Grimy grout makes your tile floor look dingy and dirty. Brighten it up with natural, all-purpose cleaner or ingredients you have right in your kitchen. Our detailed guide, Clean Team: How to Clean Grout, offers step-by-step instructions, plus several natural cleaner recipes and helpful tips and tricks. Here’s the gist:

  • Spray down the grout with hot water to soften the grime.
  • Scrub the grout with a stiff-bristled brush to remove dirt that will block the cleaner.
  • Apply your choice of natural cleaner to the grout, and let it sit for 30 minutes.
  • Scrub the grout again, and rinse thoroughly with a wet microfiber cloth or mop.

H is for hygienic hardwood floors

Hardwood floors attract dust, which causes microscopic scratches that dull the finish. Daily dust-mopping helps, but every now and then, your wood floors need a good wet-mopping to get rid of grime and germs. But we’re not swabbing the deck here — wood floors require a more careful approach to mopping, which we explain in detail in our epic treatise, Clean Team: How to Clean Wood Floors. Most importantly:

  • Know what NOT to put on your wood floors. Many conventional wood floor cleaners contain ingredients — including vinegar, silicones, waxes, soaps, and oils — that eat away at the finish, leave residue and streaks behind, or make the floor impossible to recoat. Never steam-clean a wood floor.
  • Choose a natural wood floor cleaner without synthetic ingredients.
  • Use a damp microfiber mop — never a wet one — to clean your wood floors.
  • Spritz the cleaner on the floor in a heavy mist, working in small sections.
  • Mop in the direction of the wood grain.

I is for immaculate ice

If it’s been a while since you’ve cleaned your automatic ice maker, your iced drinks may taste or smell funny. That’s a clear sign your favorite appliance is in bad need of some TLC.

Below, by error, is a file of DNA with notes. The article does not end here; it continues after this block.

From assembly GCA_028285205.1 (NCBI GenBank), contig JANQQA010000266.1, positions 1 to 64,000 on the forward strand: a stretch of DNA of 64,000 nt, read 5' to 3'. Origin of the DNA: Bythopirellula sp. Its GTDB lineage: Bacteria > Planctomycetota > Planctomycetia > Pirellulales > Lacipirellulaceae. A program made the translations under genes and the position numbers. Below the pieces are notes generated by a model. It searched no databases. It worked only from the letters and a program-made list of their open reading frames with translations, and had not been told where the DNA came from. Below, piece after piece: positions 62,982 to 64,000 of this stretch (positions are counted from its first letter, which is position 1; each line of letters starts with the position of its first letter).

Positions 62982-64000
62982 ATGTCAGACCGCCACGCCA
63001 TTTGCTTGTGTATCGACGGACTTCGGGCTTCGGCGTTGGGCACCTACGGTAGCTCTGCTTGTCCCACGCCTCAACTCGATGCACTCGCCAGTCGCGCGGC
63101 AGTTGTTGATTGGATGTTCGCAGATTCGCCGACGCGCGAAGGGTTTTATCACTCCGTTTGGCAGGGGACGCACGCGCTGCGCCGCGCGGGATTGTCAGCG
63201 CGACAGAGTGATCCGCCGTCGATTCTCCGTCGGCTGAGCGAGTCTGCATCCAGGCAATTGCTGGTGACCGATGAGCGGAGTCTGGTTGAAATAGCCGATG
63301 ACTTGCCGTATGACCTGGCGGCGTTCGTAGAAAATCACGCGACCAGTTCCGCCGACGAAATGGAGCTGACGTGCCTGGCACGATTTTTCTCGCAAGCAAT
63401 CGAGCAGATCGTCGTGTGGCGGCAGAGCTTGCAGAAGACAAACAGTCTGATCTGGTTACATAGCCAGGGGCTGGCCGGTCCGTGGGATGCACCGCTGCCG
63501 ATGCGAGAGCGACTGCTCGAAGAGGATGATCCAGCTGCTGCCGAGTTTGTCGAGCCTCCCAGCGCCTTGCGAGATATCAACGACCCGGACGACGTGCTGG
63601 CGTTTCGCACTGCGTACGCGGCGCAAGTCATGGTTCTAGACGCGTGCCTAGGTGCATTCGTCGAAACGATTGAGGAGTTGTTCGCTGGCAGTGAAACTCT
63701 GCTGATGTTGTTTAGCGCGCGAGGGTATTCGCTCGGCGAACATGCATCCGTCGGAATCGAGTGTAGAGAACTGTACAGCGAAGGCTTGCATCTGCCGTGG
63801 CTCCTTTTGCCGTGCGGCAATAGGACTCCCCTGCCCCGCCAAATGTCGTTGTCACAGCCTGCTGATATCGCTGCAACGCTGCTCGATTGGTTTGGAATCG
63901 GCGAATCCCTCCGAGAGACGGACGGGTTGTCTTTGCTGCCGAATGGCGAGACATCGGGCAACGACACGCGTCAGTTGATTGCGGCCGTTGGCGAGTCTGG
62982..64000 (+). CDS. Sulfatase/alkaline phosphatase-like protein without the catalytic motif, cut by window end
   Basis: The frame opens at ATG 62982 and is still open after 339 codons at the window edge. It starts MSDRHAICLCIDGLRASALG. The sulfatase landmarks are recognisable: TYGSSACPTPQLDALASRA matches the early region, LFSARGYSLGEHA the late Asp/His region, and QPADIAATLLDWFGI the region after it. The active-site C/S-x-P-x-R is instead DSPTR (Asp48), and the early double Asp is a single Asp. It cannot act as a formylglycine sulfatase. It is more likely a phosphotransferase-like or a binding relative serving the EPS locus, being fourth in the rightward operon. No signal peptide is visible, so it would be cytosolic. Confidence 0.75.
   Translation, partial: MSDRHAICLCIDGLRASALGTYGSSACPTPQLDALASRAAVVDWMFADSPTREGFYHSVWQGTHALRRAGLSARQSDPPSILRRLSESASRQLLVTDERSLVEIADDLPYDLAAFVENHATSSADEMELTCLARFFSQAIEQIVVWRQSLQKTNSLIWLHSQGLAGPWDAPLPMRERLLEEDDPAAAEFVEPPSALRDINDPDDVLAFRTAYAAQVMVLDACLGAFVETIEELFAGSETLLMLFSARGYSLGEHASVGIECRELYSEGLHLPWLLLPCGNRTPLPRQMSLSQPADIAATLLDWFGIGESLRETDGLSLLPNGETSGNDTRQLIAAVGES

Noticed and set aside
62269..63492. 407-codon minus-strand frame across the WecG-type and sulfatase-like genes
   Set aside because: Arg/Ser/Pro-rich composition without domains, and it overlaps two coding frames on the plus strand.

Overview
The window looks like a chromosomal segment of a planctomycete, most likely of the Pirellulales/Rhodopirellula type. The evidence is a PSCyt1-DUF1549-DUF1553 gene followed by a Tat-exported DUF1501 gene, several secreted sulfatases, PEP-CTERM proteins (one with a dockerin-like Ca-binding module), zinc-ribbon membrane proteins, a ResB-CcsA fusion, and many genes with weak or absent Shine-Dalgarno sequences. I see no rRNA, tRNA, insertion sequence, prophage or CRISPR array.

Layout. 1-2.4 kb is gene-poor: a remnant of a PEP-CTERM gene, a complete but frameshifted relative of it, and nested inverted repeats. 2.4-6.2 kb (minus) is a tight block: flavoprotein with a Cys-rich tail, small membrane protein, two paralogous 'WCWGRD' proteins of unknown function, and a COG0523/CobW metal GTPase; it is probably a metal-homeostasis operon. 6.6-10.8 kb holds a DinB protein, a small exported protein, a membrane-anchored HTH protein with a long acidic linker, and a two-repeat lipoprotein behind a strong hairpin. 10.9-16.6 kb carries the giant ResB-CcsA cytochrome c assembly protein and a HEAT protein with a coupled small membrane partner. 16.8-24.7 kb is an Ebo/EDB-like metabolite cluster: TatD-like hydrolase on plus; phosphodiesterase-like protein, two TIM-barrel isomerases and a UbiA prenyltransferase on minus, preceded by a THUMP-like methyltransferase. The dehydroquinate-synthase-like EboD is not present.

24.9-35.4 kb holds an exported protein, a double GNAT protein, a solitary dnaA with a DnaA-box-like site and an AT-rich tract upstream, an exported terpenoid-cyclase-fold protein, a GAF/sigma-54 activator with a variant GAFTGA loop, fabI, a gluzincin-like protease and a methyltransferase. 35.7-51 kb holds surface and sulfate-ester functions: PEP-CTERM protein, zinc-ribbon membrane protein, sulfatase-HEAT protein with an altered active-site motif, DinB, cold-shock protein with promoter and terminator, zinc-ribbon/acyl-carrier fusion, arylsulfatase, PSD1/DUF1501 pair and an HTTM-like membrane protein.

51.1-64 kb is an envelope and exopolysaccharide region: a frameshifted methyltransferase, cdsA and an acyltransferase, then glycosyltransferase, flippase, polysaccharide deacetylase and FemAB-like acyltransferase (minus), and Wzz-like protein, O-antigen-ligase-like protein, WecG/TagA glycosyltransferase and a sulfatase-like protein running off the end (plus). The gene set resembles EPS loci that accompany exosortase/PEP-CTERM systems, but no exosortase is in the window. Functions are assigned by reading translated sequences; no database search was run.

Step one

Unplug the fridge. Don’t worry — this won’t take long, so nothing will melt or thaw.

Step two

Remove the ice cube bin, and dump out the stinky ice. Add a squeeze of natural dish soap or a couple of tablespoons of baking soda to a sinkful of warm water, and wash the bin with a microfiber cloth. Rinse it well, and set it aside to dry.

Step three

Use a warm, wet cloth to melt any ice that’s frozen to the ice maker. Wipe down the ice maker as far as you can reach with a 1:1 solution of water and distilled white vinegar. Use an old toothbrush to reach into the crevices.

Step four

Replace the ice maker’s water filter. If you can’t find it, refer to your manual. Twist and pull to remove the old filter, then insert the new filter, and twist it into place.

Step five

Replace the bin. Plug the fridge back in, and let the ice maker do its thing for three cycles, then toss those ice cubes. You’re done for now — but you should do it all again in three to six months.

Read more:

Ink stains

J is for jilted junk

Illustration of yellow letter "J"

We’ve all got a drawer in the kitchen that holds the shrapnel of our lives: Outdated remotes, keys to who-knows-where, pieces of who-knows-what. You know it’s time to clean the junk drawer when you have to use your best kickboxing move to close it. Here’s how to get it under control:

  1. Dump the entire contents of the drawer on the table or floor.
  2. Toss out the garbage.
  3. Set aside everything that belongs somewhere else.
  4. Sort what’s left into categories.
  5. Clean out the empty drawer with a natural, all-purpose cleaner and microfiber cloth. If you have a drawer organizer, wash it in warm, soapy water.
  6. If you don’t have a drawer organizer, get one — or use a muffin tin or assorted bins.
  7. Return the flotsam and jetsam to the drawer, keeping similar items together.
  8. Put away the set-aside items that belong elsewhere.

Clean out your junk drawer at the beginning of each season to keep it from turning on you.

Also read:

Jetted tub

K is for killing germs naturally in the kitchen & bath

Frequently disinfect oft-touched surfaces in the kitchen and bathroom to kill germs that can make you sick. Happily, disinfectants don’t have to be poisonous to protect you from harmful microbes — try these natural-born killers instead.


Thymol is derived from thyme and a handful of other plants. The EPA has approved several thymol-based cleaners with a concentration of 0.05 percent. To kill the touted 99.9 percent of germs, thymol products should be in contact with the surface for 10 minutes, including drying time. Learn more about thymol from our Grove resident expert, Clem Choy, Ph.D.

Isopropyl alcohol

For highly effective household disinfecting, the CDC recommends a spray of at least 70 percent isopropyl alcohol — better known as rubbing alcohol. You can buy it at your local drugstore and pour it into a spray bottle, or you can buy it as a spray. Allow the alcohol to sit on the surface for 30 seconds before wiping dry.